I do know of some (much better) professional artists who will sell gorgeous pieces. I'm not an artist. The stuff I make are no where near as perfect as that.
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Postby xine » Jun 20th, '07, 11:29

Mary R wrote:Xine--I've never thought about selling them. Culturally, it's a very big deal to receive a pysanka from a person outside your family. It basically means "you're so special to me it can't be described in words." I'm a 3rd generation American through my mom's side, so the whole cultural significance has been greatly diluted...but there's still a lot of major honor, affection, and mushy-gushy feelings involved...so selling just doesn't seem right.



True, I didn't know about the cultural meaning- sorry to act like a capitalist! hehe. but really, they are beautiful :)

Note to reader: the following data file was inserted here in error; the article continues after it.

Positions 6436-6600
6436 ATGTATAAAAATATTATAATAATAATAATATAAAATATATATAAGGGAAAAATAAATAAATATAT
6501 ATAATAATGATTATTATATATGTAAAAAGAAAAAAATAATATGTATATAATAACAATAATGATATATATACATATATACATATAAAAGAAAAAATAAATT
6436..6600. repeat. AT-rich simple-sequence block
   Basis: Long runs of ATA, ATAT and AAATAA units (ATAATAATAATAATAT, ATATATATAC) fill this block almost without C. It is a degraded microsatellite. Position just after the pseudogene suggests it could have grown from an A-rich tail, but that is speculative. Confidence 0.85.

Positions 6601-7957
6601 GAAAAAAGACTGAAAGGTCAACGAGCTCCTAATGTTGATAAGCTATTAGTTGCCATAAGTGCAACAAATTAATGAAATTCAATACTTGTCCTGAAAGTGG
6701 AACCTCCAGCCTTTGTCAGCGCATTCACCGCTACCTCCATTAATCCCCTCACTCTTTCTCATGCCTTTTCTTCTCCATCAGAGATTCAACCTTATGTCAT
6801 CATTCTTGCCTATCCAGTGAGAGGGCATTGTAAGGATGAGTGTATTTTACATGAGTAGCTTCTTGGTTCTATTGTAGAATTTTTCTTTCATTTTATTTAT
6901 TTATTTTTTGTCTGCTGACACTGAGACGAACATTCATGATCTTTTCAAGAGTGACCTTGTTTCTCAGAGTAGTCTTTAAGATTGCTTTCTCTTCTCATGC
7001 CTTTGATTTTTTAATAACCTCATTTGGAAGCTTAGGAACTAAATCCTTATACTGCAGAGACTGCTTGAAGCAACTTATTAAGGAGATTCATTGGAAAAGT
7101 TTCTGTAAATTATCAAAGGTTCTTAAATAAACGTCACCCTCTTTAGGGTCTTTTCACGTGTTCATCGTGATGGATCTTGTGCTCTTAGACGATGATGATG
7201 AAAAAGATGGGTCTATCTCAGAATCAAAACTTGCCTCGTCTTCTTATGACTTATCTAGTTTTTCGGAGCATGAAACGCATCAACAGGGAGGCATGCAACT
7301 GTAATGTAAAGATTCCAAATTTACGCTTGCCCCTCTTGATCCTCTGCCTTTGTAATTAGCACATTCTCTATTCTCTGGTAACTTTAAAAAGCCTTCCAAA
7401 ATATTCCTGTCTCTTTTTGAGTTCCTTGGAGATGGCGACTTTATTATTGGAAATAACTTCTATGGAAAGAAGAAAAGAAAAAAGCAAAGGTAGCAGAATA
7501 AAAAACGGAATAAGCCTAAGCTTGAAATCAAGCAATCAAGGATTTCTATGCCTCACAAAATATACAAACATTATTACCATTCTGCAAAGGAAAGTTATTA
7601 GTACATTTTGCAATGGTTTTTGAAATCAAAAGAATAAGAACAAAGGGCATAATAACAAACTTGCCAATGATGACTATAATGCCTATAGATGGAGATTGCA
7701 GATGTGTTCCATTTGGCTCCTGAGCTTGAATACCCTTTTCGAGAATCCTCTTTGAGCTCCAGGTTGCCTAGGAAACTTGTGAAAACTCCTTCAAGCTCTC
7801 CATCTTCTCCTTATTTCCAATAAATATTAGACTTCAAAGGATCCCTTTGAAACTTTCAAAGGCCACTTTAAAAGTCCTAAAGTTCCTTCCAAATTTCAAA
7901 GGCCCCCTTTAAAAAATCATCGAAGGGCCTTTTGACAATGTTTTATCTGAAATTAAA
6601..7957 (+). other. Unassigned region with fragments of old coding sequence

Anybody work on tea-themed crafts? I've been meaning to make some fun cozies, after seeing some granny-esque kinds. cozies for a new generation (no geese or roosters and what nots).
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Postby teaspoon » Jun 20th, '07, 11:43

Anybody work on tea-themed crafts?


I've been thinking of making a tea cozy with my handspun yarn. But something sleek that fits to the teapot, not a big baggy thing that just swallows it whole. I had some t-shirt designs involving tea, too, but I have yet to get into screen printing...

~tsp
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Postby Cinnamon » Jun 20th, '07, 12:03

Xine- I am sure I've seen some patterns for mittens that are done on two needles and then seamed up, so you wouldn't have to master double pointed needles. Not that they are all that difficult, but they can be a bit tricky to figure out at first. I'll go back and look through some of the sites I have bookmarked and see if anything cute pops up.


I've been playing around with some scrap wool and various needles to get a nice dense fabric. I've also been swatching for how it felts. When I get the fabric I want, I'd like to make a cozy for my favorite teapot. Like teaspoon, I don't want something so huge, so I'm trying to design my own to custom fit my pot.